|Mathematics - Numeration|
|100 Day | Number Sense | Chalkboard Activites|
Books to Read:
|Number Sense and Numeration|
What's My Number - Uses a number line and a game similar "to 20 questions." Teacher draws a number line, thinks of a number, students try to discover what number he/she is thinking of by asking greater than/less than questions
Additional Grab Two - a fun game involving addition
Counting by 2s, 5s, 10s
Have the children sit in a circle.
Count by tens, let's say. Each child says one
number....10, 20, 30,.....to 100. The child who
says 100 is out. Play continues until there is one
child left. I do it by fives to 50, and by twos to
20, but it also can be extended. The kids love it,
and are hearing the counting over and over again.
You can also easily spot the children who don't know it.
We play the same game except we do it
that anyone who is on a 10 is out. It works great
for all skip counting since you do 10's in all of them.
So if you are counting around in a standing circle - 2, 4,
6, 8, 10 - the child who said 10 is out - they sit down
in their spot - keep going - 12, 14, 16, 18, 20 - that
child is out. It's funny to watch because you see
them trying to figure out where they are going to be and
some of them figure out they'regoing to be out - it's so
Even and Odd Numbers - . When doing even/odd
numbers, I used the book Even Steven and Odd Todd
to introduce even and odd numbers. Then we made a booklet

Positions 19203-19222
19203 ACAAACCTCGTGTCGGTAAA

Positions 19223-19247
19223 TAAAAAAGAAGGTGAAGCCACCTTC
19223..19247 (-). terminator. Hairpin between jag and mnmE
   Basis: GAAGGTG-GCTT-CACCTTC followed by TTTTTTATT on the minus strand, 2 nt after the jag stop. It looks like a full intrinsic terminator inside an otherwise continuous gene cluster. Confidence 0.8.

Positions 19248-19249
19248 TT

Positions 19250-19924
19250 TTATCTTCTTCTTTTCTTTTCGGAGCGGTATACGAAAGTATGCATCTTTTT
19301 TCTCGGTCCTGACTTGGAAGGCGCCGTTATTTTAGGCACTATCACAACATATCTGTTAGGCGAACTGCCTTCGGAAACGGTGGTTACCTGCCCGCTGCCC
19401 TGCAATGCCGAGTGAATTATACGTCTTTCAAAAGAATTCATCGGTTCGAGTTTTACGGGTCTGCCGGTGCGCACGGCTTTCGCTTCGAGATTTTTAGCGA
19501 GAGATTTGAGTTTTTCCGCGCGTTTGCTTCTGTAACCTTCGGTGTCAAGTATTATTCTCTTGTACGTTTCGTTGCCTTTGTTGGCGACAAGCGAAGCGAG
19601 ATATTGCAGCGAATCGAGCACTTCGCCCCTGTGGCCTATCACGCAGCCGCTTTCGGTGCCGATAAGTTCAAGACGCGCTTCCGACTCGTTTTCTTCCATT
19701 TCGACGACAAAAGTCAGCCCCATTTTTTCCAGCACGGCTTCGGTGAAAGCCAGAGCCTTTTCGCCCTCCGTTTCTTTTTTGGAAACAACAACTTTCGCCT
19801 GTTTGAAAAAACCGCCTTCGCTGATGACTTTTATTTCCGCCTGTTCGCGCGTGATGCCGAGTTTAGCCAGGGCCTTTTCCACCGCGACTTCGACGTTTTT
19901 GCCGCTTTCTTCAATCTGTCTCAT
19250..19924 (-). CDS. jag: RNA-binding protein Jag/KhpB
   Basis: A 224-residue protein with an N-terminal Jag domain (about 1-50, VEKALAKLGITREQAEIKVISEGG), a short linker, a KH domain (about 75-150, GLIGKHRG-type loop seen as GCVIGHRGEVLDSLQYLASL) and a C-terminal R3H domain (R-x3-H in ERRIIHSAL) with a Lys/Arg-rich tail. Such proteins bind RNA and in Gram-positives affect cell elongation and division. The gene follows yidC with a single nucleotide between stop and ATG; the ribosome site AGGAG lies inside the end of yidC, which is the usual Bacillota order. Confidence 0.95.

with half even numbers (ex. 2 dogs, 4 bells, etc.) and
flip the booklet over and all those pages had odd numbers.
Mrs. Ritter's First Grade Critters http://www.myschoolonline.com/md/20646_ritter
|Throughout most of the year, we do McCracken
Spelling excercises on chalkboards each morning.
Following the spelling, we do some math exercises while
the chalkboards are still out. Some activities are listed
In this activity the children must determine if they are to add or subtract.
When solving addition facts (e.g., 9 + 5), the students are encouraged to add on from the larger number. I tell them to put the 9 in their heads and count on five more. To practice this skill, which is difficult at first for many students, we practice on the chalkboards.
Option: If you have the students sitting in groups at tables, you can make this a game. Following each question, give 1 point to the table who is finished first ( you will know, because every student at the table will have their hands on their head). At the end of the activity, the table with the most points is the winner.
. Have ready several towers of unifix cubes grouped in tens and some in ones.
Option: To begin the activity have the children draw a line down the center of their chalkboards and write tens on one side and ones on the other side. They will record their numbers in the appropriate columns.
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